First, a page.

While I wasn't able to get specific information about how the Poetry Foundation is composed, I did find out from Anne Halsay, Media Coordinator at the The Poetry Foundation (via an e-mail exchange) that approximately one-third of their board members are scholars or writers, and one-third are from the business sector. The remaining third is comprised of individuals from a wide array of professions including architecture, public policy, arts and cultural administration, law and philanthropy.
I asked her about minority and youth representation, and she told me that since the establishment of the Foundation in 2003, there have been two openings on the Board of Directors. Of those openings, one is now occupied by a woman of color. She told me that the Foundation has developed multiple programs intended to engage young people with poetry; there are, however, no recent college graduates serving on the Board of Directors.
I have worked in the non-profit sector as a fundraiser and management consultant for over twenty-five years. I have worked with over two hundred non-profit boards; many of them cultural organizations. That said, most non-profit boards, like the Poetry Foundation will change very slowly, and they may never change. I just hope they would be open to looking at themselves and how they are composed. In this regard, I would ask the Foundation to consider these two recommendations:
1. Hire a non-profit management consultant to perform a board audit to determine if the current board is properly composed to serve the mission they seek to achieve.
2. Create an advisory board that reflects the market they wish to serve and have at least two to three of those advisory members have a seat on the governing board.
If Chris Wiman, Editor of Poetry Magazine, wants to publish good poets, great. But I'd like to see him publish some other good poets. In a taste test conducted at my local Pic'n'Save Store, I'll bet more shoppers will relate to my good poetry more than Mr. Wiman's good poetry. There is a lot of good poetry out there - I just don't see it being championed by the Poetry Foundation - yet.
: Interesting... Back to what you first said about Barr's comment about “One way to expand the presence of good poetry in our culture is to place more of it in the mainstream media.” It seems to me that this statement might be passing the buck off to the media as the culprit as the reason why American poetry is ignored in our culture. There is so much energy and passion in the small press. Maybe out of all this bureaucracy of governing and advisory boards they could actually do something about this detrimental fact and take action with allocating some of this money toward hiring a media specialist to do some active Public Relations work. The board could choose some of the biggest names in the small press and give them the extra exposure to boost them out of the small press and up there to swim with the larger academic sharks. They should back these individuals with support and enough funding to gain the exposure needed for this elevation to the masses. The problem with small press poets making waves in society is that most of us cannot compete with the academics. Think about it, The Poetry Foundation could reach out to your neighborhood garbage-man who just so happens to write brilliant and exciting poetry, but doesn't know the right people in the major magazines to connect with or cannot afford to send out his manuscripts to the major publishing houses. A guided fellowship could change the face of poetry in society. I wonder what The Poetry Foundation has in mind for grants and fellowships?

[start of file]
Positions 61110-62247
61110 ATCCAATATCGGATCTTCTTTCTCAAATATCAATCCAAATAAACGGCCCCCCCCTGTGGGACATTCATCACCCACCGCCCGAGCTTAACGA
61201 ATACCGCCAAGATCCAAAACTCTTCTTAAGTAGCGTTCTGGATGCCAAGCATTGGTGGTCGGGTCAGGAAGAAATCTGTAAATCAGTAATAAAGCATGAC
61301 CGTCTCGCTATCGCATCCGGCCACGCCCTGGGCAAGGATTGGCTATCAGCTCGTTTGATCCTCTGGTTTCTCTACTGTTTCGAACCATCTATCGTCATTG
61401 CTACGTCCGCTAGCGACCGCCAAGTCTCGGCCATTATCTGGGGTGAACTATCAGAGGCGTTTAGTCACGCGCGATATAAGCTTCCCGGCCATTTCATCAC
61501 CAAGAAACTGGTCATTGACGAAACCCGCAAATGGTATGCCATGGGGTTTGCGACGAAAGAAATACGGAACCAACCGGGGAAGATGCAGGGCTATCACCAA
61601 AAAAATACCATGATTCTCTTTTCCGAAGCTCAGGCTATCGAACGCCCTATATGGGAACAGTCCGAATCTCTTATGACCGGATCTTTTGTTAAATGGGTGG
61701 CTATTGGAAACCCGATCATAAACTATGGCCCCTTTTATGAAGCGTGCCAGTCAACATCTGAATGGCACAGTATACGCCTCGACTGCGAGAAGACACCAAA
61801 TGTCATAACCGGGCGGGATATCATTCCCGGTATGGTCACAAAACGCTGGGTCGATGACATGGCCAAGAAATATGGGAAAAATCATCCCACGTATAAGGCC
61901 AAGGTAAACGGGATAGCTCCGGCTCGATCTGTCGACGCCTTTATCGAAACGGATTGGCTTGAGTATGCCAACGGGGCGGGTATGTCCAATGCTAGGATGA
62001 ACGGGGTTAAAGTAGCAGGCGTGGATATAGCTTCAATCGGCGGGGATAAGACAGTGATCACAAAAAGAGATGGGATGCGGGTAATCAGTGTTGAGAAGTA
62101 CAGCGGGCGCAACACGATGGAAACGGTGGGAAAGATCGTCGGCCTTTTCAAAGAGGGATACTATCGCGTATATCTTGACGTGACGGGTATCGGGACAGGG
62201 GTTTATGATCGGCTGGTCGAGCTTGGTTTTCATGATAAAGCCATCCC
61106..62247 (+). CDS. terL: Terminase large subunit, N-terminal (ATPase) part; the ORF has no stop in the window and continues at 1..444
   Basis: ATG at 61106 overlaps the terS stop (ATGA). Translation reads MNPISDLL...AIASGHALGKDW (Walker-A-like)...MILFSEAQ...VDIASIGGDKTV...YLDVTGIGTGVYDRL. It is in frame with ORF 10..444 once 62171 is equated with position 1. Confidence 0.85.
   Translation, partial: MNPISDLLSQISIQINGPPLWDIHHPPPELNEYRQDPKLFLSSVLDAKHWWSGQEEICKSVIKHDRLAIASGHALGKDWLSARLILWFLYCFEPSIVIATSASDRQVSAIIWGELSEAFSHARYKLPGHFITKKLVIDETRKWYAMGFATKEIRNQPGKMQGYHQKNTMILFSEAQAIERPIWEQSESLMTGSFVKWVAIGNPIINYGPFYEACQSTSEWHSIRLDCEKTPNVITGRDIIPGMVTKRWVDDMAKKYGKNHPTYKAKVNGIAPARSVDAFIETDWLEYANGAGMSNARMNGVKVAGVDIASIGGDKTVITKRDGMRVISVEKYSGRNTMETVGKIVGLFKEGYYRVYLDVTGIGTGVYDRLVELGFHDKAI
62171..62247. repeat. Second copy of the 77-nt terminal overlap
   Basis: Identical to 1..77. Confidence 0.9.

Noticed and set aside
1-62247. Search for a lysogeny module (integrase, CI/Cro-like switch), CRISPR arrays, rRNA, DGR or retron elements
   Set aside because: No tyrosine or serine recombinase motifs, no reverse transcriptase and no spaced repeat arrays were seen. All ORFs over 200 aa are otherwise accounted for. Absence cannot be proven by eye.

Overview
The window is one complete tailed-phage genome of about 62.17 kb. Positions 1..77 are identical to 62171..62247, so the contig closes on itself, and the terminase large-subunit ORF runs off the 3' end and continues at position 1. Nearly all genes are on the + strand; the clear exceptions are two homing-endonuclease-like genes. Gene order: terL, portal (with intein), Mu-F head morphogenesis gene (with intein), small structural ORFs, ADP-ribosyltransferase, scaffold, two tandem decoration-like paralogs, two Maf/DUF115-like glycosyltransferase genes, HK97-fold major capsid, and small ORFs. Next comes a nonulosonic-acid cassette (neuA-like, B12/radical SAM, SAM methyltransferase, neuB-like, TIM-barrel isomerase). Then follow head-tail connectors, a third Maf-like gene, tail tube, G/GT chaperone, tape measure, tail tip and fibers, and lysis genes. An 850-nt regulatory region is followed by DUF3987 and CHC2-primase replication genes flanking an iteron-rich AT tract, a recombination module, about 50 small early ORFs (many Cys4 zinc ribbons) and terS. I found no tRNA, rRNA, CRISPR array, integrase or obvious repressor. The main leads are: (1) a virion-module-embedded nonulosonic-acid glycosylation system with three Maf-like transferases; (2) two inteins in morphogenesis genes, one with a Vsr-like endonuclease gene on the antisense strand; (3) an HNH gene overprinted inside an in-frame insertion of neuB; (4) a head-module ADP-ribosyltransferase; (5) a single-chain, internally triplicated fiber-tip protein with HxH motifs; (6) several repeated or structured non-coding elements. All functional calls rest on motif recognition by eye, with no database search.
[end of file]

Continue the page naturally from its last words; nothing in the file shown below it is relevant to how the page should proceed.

: Actually Brian, I think small press poets do successfully compete with academics in terms of what Barr calls “good poetry,” or later in his letter, what he characterizes as, “the best poetry.” Where the Foundation has not succeeded is in its stated promise to “place it [good poetry] before the largest possible audience.”
There are barriers to enter on both sides (academic and small press). These barriers are not so much about what Barr calls “good poetry” but rather tribal loyalties. I am not an academic, and I don't know many writers who are. If I were an academic I am sure many of my writing friends would be too. It shouldn't surprise anyone that the vast majority of work appearing in academically funded journals is by MFA students and/or established academic writers. We can call it cronyism, or like-minded people like the same stuff. I believe two things are at play here. First, academics are trained to write in generally the same style; usually one that uses heightened language which loses contact with the ground and common expression. As a result, most casual readers of poetry find such work irrelevant and inaccessible — say boring. Second, the editors of most Academic Journals are English Professors and/or the students they teach. So what would you expect their editorial tastes to be? I agree with you Brian, the Poetry Foundation could and should help establish a balance and a dialogue between the small press and the academic press. There are many more aspects to the poetry machine than just these two sectors, but for the sake of this discussion, let's just stay focused on closing this yawing divide.